Associate Professor Patricia Logan-Greene and colleagues publish article, "The school-to-prison pipeline for probation youth with special education needs"

Published August 30, 2021

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Patricia Logan-Greene

Patricia Logan-Greene.

Congratulations to Associate Professor Patricia Logan-Greene and her colleagues on the publication of their article, "The school-to-prison pipeline for probation youth with special education needs" in the American Journal of Osthopsychiatry.

Kim, B. K. E., Johnson, J., Rhinehart, L., Logan-Greene, P., Lomeli, J., & Nurius, P. (2021). The school-to-prisonpipeline for probation youth with special education needs. American Journal of Orthopsychiatry.

Abstract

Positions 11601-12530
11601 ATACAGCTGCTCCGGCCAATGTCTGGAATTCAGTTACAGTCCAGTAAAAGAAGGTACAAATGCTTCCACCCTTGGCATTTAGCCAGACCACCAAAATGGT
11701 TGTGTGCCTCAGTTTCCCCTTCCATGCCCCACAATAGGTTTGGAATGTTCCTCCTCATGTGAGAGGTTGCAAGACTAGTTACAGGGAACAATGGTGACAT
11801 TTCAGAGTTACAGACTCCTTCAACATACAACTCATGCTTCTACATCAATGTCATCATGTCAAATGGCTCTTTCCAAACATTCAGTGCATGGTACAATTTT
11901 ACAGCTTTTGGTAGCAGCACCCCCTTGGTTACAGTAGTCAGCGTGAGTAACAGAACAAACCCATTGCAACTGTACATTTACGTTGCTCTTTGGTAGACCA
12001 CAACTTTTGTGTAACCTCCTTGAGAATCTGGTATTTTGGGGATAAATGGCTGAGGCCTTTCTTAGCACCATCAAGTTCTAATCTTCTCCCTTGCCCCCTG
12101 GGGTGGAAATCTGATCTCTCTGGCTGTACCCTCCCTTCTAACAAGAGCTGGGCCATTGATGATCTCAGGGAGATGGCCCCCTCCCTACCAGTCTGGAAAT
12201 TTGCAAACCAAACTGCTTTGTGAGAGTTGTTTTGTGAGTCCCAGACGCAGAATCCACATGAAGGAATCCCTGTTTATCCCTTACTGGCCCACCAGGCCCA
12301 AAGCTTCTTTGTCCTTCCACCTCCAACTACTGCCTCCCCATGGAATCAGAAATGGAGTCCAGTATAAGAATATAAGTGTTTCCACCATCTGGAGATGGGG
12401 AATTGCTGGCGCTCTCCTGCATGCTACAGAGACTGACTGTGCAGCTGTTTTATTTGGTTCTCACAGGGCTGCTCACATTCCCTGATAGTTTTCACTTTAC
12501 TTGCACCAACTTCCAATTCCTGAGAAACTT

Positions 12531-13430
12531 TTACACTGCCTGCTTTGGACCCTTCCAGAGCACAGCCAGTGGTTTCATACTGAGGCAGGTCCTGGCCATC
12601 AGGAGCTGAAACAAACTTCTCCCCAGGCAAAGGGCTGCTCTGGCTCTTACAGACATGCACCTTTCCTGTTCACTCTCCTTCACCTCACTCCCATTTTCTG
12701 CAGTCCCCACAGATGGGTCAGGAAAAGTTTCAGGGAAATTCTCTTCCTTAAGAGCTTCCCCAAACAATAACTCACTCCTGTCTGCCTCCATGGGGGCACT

Juvenile justice-involved youth with special education eligibility may have distinct needs from other justice-involved youth that place them at higher risk of re-offending. This study examines the extent to which the comorbidity of risk factors, such as school challenges and mental and emotional health problems, is related to recidivism among probation youth with a diagnosis eligible for special education. Data came from the Washington State Juvenile Court Assessment provided to 4,317 youth adjudicated to probation for at least 3 months. We used independent sample t-tests and chi-square tests to assess the difference in mental health and school problems (e.g., suspension/expulsion history) between those with and without special education needs. Multiple regression models estimated the unique and cumulative role of special education status, mental health, and school problems in future recidivism. In the study sample, 39.6% (n = 1,708) of the youth had diagnoses eligible for special education; over 42% of these youth had two or more qualifying diagnoses. Controlling for demographics, mental health, and self-regulation skills, our findings suggest that probation youth with special education needs, compared to the rest of the probation youth, were more likely to recidivate. School exclusion increased the number of recidivisms significantly more for justice-involved youth with special education needs than those without special education needs. The findings of the study illuminate important factors for continued justice-involvement as well as insights into service and treatment planning for youth serving probation in the community, especially for those who are eligible for special education.